CSSW connection: Ada Deer received her MSW from our School in 1961, the first Native American to do so. In 1998, in recognition of her contributions to Native American advocacy and scholarship, she was inducted into our School’s Alumni Hall of Fame; and her name is on the board of donors that graces our building’s lobby.
Path to political involvement: After earning her BSW and MSW degrees and serving as a school social worker in New York and Milwaukee, Deer, a member of the Menominee Tribe in Wisconsin, entered politics at the grassroots level, becoming the spokesperson for her tribe when their federal recognition was in danger of being “terminated.” Termination of Indian tribes meant that all members would be required to live as ordinary American citizens, and the tribe would lose its right to self-government, various federal supports and protections, and most crucially, members’ rights to their land. Deer went to Washington, DC, as Menominee Tribe’s representative and lobbied to get the Menominee Restoration Act passed, a landmark piece of legislation that helped to turn the tide of federal government policy away from termination for all Native American tribes.
After becoming the first Native American activist to launch a successful campaign to restore her tribe’s land and treaty rights, Deer then became the first woman to chair the Menominee Nation. She was also the first Native American woman in Wisconsin to run for Congress, albeit unsuccessfully, though she paved the way for others.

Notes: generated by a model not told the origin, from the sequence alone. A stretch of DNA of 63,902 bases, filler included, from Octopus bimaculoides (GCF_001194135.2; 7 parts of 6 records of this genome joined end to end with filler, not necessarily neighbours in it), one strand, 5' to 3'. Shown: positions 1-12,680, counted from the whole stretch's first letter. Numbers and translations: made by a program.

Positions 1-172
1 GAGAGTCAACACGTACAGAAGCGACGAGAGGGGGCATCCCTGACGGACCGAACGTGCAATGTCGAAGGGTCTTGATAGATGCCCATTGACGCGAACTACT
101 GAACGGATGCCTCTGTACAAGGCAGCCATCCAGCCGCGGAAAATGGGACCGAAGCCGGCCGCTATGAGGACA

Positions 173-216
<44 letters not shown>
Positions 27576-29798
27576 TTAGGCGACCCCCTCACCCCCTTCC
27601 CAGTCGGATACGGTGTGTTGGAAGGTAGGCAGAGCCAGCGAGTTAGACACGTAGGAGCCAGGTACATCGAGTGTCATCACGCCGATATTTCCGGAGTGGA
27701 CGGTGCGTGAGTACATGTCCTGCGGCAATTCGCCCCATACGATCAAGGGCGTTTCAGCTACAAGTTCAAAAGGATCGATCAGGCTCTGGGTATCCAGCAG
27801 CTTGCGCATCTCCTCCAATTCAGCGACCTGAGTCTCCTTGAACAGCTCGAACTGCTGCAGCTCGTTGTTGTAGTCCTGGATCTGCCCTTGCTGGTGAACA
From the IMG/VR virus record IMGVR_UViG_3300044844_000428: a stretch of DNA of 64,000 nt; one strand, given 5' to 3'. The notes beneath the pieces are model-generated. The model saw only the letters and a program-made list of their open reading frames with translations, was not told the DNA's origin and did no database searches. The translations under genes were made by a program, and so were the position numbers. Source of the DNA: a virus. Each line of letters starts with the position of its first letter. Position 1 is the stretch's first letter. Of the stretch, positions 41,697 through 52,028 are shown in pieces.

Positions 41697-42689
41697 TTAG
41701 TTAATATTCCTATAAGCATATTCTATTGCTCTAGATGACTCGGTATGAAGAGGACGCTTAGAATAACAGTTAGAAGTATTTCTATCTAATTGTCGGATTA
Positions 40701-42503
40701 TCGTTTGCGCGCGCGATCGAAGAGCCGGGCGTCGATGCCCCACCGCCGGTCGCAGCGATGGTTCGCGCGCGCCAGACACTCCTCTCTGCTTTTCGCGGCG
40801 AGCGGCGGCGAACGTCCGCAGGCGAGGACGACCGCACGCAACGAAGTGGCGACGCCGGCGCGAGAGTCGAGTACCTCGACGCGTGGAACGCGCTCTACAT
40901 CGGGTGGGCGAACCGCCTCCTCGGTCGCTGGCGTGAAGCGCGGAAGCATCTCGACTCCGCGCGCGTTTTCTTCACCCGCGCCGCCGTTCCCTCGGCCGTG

The apogee of Deer’s political career occurred when then-President Clinton appointed her as the Assistant Secretary for Indian Affairs in the U.S. Department of Interior. Deer was the first woman to occupy that post, which she held from 1993 to 1997. During that time, Deer, who was born in poverty and grew up in a one-room log cabin without heat or electricity, took responsibility for setting policies for the nation’s more than 550 federally recognized tribes. A month after taking office, she told hundreds of Navajos in Arizona that she was “turning the BIA upside down and shaking it.” By the time she left her post, she had overseen the transfer of greater authority to tribal governments, among other achievements.
Deer has frequently been honored for her public service, including being recognized as a Social Work Pioneer by the National Association of Social Workers and being inducted into the National Native American Hall of Fame. At the end of 2019, she published a memoir, Making a Difference: My Fight for Native Rights and Social Justice. Coauthored with Theda Perdue, it chronicles the main events of her extraordinary life, which has spanned eight decades.
Said when she was pressing the Menominee cause in Washington:
You don’t have to collapse just because there’s a federal law in your way. Change it!
As she remarked in an interview with CSSW communications:
I’ve learned that one person can make a difference and be the spark. If I hadn’t decided I was going to do something about the challenges my tribe was facing, I’m not sure it would have happened.
In a 2018 interview with University of Wisconsin News, Deer said:
People are always criticizing you no matter what you do. I just did what I thought was right. And a lot of people came along with me.